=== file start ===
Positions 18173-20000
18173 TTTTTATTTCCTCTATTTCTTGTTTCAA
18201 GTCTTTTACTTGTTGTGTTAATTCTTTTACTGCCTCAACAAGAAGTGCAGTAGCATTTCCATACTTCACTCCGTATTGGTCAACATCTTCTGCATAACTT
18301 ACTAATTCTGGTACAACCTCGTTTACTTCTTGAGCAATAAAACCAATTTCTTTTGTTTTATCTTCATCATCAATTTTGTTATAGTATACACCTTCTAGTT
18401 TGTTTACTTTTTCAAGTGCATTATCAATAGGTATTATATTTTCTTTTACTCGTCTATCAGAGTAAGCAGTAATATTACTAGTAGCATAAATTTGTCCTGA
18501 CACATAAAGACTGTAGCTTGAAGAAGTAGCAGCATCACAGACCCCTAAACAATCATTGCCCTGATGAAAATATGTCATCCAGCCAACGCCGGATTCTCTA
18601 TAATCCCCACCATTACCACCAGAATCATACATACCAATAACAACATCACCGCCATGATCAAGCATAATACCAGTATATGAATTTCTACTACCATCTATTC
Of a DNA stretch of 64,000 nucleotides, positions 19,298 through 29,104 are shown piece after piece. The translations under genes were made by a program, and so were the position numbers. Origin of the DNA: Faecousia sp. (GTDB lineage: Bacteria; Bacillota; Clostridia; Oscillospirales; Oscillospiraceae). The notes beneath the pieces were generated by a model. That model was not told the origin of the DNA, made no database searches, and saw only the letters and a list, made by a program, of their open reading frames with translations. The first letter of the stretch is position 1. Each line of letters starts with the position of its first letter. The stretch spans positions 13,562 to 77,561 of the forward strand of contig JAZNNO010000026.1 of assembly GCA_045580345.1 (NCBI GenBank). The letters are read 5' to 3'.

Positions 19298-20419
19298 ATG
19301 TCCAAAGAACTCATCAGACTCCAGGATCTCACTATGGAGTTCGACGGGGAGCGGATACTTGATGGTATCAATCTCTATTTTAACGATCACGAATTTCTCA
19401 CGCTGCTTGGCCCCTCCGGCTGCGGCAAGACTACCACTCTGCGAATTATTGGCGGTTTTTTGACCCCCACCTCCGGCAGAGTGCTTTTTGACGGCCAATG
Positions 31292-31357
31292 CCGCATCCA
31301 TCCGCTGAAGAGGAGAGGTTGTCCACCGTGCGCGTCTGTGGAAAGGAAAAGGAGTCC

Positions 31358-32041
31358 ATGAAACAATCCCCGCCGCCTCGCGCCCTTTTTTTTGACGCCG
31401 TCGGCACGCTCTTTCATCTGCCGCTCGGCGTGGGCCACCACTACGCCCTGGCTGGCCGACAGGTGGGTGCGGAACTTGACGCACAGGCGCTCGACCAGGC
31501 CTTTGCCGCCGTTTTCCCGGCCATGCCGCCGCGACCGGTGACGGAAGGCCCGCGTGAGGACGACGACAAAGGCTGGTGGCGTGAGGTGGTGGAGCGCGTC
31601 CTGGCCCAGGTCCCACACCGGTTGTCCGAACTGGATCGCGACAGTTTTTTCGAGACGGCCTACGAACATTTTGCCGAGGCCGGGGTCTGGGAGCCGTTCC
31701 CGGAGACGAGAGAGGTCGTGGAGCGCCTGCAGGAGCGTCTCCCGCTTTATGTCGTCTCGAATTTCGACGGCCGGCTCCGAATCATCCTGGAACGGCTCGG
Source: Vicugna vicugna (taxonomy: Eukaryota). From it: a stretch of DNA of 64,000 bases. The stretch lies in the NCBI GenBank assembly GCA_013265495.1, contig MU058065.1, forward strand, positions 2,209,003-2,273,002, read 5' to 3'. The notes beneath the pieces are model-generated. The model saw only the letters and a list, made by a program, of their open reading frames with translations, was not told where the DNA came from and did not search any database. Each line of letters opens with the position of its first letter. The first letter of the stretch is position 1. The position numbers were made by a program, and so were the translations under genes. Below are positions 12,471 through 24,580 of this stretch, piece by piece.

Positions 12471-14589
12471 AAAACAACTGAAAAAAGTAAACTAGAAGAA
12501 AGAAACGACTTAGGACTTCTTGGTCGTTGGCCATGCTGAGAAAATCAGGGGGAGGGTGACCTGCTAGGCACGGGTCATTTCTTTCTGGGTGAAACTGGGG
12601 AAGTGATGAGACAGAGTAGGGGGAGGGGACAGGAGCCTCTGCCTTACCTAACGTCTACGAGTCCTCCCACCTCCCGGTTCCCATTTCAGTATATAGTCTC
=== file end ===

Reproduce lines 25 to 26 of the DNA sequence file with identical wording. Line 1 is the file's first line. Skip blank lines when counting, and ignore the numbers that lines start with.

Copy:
12501 AGAAACGACTTAGGACTTCTTGGTCGTTGGCCATGCTGAGAAAATCAGGGGGAGGGTGACCTGCTAGGCACGGGTCATTTCTTTCTGGGTGAAACTGGGG
12601 AAGTGATGAGACAGAGTAGGGGGAGGGGACAGGAGCCTCTGCCTTACCTAACGTCTACGAGTCCTCCCACCTCCCGGTTCCCATTTCAGTATATAGTCTC